I took for granted how easy it was to go climbing with a guide in the Adirondacks that does all the outfitting for you. I never had the complicated task of selecting the appropriate crampon for the trip. Those guys just handed me everything!
Then, before my trip to Alaska, I went to purchase my own pair — just in case. Do you want rigid or flexible, straps or clips, horizontal or vertical teeth? The options were overwhelming and the prices varied widely. Because of the specialization, the choices can be overwhelming. Let me try to get at some fundamentals of this gear to help you simplify your research.
Purpose of Crampons
Crampons were the improvement upon the hobnail boot – which was literally nails placed in the boot’s sole for traction. Oscar Eckenstein, a climber in the Scottish Highlands invented the 10-point crampon to give improved grip. The French and the Germans embraced them in the Alps and adopted their own style of using them – the French flatfooted their way while the Germans tended to step in with their toes. This was before front points, or “teeth,” so the proper technique needed to be practiced. The whole point of crampons until the advent of front points and Yvon Chouinard was to improve a climbers grip on icy and snowy surfaces. But when ice climbing was introduced, things got complex and the sport went in a new direction. Waterfall ice and “mixed” routes became pursuits in their own right.
While ice climbing crampons may be used for general mountaineering, and some of us have a tendency for overkill (for instance getting the all-wheel drive even when your car never leaves suburbia) they really are not necessary. If you expect or want to be prepared for the sole 40-foot vertical ice cliff you encounter on an escape route from your intended route, your general mountaineering crampons can still do the job.
Making Sense of the Choices
Figuring out which crampon suits you requires you to familiarize yourself with the gear and its functions. REI’s website provides a helpful page on this by Nancy Prichard Bouchard. Read it with an eye to what you will be doing in your crampons – not what you want to do. There is way too much used and unused gear on Ebay for this reason! Because of the specialization of crampons, you may need to buy the Grivel G-12s for your ascent up Algonquin Peak in January but then need something with more aggressive front points for the Ouray Ice Park in March.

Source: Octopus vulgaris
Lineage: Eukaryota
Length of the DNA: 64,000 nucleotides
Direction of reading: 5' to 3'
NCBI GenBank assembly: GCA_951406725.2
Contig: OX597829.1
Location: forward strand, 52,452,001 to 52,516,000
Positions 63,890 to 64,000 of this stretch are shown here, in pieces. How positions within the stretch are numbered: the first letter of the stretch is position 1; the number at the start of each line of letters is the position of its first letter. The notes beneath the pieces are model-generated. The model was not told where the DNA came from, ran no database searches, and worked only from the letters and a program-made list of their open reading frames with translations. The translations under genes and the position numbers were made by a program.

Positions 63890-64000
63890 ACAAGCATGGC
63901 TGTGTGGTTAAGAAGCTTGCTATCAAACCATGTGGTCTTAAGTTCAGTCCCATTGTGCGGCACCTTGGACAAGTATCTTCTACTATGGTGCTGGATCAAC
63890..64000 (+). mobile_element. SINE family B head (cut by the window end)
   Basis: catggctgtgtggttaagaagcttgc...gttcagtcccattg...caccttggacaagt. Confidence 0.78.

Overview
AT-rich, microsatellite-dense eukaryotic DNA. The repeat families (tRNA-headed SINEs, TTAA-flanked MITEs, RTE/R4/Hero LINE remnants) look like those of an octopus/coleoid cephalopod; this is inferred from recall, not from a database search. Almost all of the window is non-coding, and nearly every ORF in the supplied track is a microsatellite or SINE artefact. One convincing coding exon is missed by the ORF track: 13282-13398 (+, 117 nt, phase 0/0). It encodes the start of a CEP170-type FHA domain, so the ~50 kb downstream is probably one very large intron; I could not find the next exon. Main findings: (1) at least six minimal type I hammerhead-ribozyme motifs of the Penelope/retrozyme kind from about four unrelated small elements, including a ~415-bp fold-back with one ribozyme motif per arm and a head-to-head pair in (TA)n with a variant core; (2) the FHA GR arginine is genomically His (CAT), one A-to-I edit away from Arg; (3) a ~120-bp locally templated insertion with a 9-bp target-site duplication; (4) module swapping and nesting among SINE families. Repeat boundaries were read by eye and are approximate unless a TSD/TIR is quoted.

I used several pairs from Black Diamond from the Adirondack rental shop, and most of them were the step-in (with a clamp at the heel) type or a combination of using the step-in and straps. Because I was mainly ice climbing, they all had front points and were made of steel, versus aluminum.
Steel is preferred and stainless is the Cadillac of materials, however aluminum may be suitable for “light” mountaineering. Aluminum, while less weight, it is not strong enough for unrelenting vertical routes when you’re standing on the teeth all the time.
Whether you are considering strap or step-in models, bring your boots with you to make certain they work right together. The crampon is an extension of the boot’s sole, and step-in crampons require the boot to have certain features to grip on and stay on. If the crampon you prefer does not work with the boots you own, consider budgeting for new boots to go with your new spikes.
Also, be sure to purchase a “tool box” or heavy-fabric cordura bag to fit just your crampons and maybe a few ice screws. The bag will protect your luggage, favorite fleece and shell from being impaled by your new gear while on the airline to Alaska.
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